Farmer Brown - or his spirit, at least - is said to be still around, and one with a vivid imagination might sometimes see him pursuing the demon in an eternal chase. And those who happen by Hexenkopf at dusk may hear the tap, tap, tapping of his peg leg against the rocks.
They might also catch a glimpse of a headless man walking a headless black dog, or see a white fox that can't be caught, or watch soldiers' ghosts ride out from the mountain to patrol the township on moonlit nights.
Such is the stuff of legends, and there are plenty surrounding Hexenkopf Hill. And while no one has reported seeing any witches dance on Hexenkopf in the last couple of decades, that hasn't diminished the mystique of this ridge in Williams Township, near Easton.
The rock near the top of the hill still glows in the moonlight. People still debate whether the rock looks like a skull or a huge bear. This is where the witches practice their spells. It is the same hill where the powwow doctors cured their patients by drawing out the evils and transferring to someplace else - most often the rock on Hexenkopf Hill.
Hexenkopf dominates the township, rising 500 feet above sea level on the ridge of South Mountain, about six miles south of Easton. It is covered with wildflowers, herbs, ferns, tall trees, saplings and thick undergrowth, stark and naked in the winter, lush and green in the spring and summer.
Isadore Mineo, head of the Parks Division in Northampton County, would like to keep it that way. Mineo envisions a county park, and has drawn up a 10-year plan in which the county would acquire the 80-plus acres of land from the four private owners who hold different parcels.
"However," he said, "if there are any signs that pressures are being placed on the present owners to sell or subdivide, we would have to think of moving that park-plan date up a few years."
Ned D. Heindel, a Lehigh University professor and one of the landowners, agrees. He wants the mountain to stay the way it is, eventually opening as a park, but never to developers.
Of course, based on stories of others who tried to build on Hexenkopf, prospective developers might think twice before dropping the first load of wood.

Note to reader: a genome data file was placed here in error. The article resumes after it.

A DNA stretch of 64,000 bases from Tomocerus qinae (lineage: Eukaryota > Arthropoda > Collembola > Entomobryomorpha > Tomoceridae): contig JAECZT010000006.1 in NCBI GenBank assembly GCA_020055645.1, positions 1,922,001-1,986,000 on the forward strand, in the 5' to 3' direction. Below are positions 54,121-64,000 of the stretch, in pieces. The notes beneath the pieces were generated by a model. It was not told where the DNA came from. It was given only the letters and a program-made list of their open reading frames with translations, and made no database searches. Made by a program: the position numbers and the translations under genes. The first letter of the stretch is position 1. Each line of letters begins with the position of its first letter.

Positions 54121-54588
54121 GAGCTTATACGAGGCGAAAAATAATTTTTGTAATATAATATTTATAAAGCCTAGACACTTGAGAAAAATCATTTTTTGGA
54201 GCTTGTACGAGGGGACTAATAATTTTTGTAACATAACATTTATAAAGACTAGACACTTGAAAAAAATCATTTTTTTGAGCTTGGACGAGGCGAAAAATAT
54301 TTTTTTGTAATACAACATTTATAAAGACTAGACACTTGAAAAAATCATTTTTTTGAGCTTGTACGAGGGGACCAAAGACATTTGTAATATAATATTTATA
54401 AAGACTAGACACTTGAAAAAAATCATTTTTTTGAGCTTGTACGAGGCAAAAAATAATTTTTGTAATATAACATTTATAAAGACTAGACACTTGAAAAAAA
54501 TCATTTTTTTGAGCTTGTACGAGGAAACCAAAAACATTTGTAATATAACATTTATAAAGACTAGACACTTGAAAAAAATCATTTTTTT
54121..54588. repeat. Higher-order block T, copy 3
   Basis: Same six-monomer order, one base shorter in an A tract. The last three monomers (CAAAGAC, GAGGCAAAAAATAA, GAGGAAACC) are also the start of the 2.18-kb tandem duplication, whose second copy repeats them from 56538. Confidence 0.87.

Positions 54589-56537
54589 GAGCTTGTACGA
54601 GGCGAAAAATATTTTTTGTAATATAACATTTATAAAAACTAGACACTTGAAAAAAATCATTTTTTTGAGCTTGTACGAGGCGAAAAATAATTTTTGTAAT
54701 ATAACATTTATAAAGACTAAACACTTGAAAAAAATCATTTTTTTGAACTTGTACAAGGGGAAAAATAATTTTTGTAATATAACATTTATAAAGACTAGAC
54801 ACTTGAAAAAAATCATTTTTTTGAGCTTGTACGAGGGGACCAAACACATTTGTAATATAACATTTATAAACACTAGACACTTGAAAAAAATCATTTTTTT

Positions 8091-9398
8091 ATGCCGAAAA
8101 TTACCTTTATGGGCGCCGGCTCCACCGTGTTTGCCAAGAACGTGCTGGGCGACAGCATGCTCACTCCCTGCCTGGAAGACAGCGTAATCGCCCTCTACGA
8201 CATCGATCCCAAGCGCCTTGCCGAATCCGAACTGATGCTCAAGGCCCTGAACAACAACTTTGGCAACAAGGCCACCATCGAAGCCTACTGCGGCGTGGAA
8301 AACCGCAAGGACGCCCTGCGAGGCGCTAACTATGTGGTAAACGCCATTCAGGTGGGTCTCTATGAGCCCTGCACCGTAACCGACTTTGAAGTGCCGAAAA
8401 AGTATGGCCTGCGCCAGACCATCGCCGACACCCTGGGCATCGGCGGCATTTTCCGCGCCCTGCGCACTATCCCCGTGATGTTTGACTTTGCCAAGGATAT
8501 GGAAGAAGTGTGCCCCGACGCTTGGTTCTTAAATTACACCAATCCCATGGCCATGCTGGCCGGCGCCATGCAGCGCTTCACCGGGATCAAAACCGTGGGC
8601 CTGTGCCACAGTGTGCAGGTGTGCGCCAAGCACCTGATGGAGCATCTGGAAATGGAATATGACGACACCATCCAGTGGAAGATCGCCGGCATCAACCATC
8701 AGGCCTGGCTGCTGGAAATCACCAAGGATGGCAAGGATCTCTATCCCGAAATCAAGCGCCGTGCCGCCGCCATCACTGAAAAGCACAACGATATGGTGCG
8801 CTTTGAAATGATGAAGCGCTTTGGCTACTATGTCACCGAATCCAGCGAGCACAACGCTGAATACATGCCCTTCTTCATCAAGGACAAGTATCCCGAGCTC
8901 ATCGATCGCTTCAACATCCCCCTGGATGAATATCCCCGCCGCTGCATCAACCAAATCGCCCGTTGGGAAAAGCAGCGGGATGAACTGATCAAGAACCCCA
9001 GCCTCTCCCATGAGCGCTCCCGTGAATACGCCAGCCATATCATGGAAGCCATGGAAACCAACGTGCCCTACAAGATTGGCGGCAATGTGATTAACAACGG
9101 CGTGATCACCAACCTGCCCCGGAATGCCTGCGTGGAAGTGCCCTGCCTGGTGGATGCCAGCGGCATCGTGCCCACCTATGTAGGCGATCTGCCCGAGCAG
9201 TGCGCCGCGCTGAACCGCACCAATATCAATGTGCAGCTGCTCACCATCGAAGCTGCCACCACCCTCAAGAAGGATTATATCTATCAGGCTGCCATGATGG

There's the story, for instance, of the doctor who twice tried to build a home on the hill. Each time, when the house was three-quarters finished, it burned down. And there are tales of how the telephone company tried to install poles on the hill but couldn't keep them up.
The hill has been an important focal point for many generations of Pennsylvania German culture. The German settlers called the hill Witches Head
because that is what Hexenkopf meant in the German dialect of the early immigrants in the area. They believed that Hexenkopf was a place of evil.
Some of the legends grew because of the shape of the craggy rocks that dominate a great portion of the hill. Mineo said they resemble an elephant's hide. Eons ago the land was pushed into the air by volcanic forces, melted, sank below sea level and rose again. The geological forces, Mineo said, that created the upthrust also softened the rock, molding Hexenkopf into its shape today.
This process also helped to give the hill its mysterious glow. Imbedded mica and phosphorescent lichens cover the rock outcroppings and reflect the light of the moon. To the residents, that glow aroused their imaginations, and they have envisioned witches dancing on the ridge or flames shooting from the mountain.
The hill's demonological association offers historians much interesting material. Most of it generated from the German folk practitioners, who were called powwow doctors.
Heindel, fascinated by the tales he heard about the mountain, compiled many of the legends in a booklet, "Hexenkopf Mystery, Myths and Legends," for the township's Bicentennial festivities in 1976.
The powwow doctors, Heindel said, would treat by manipulation and incantations, by talking to the patients and sometimes by using herb preparations.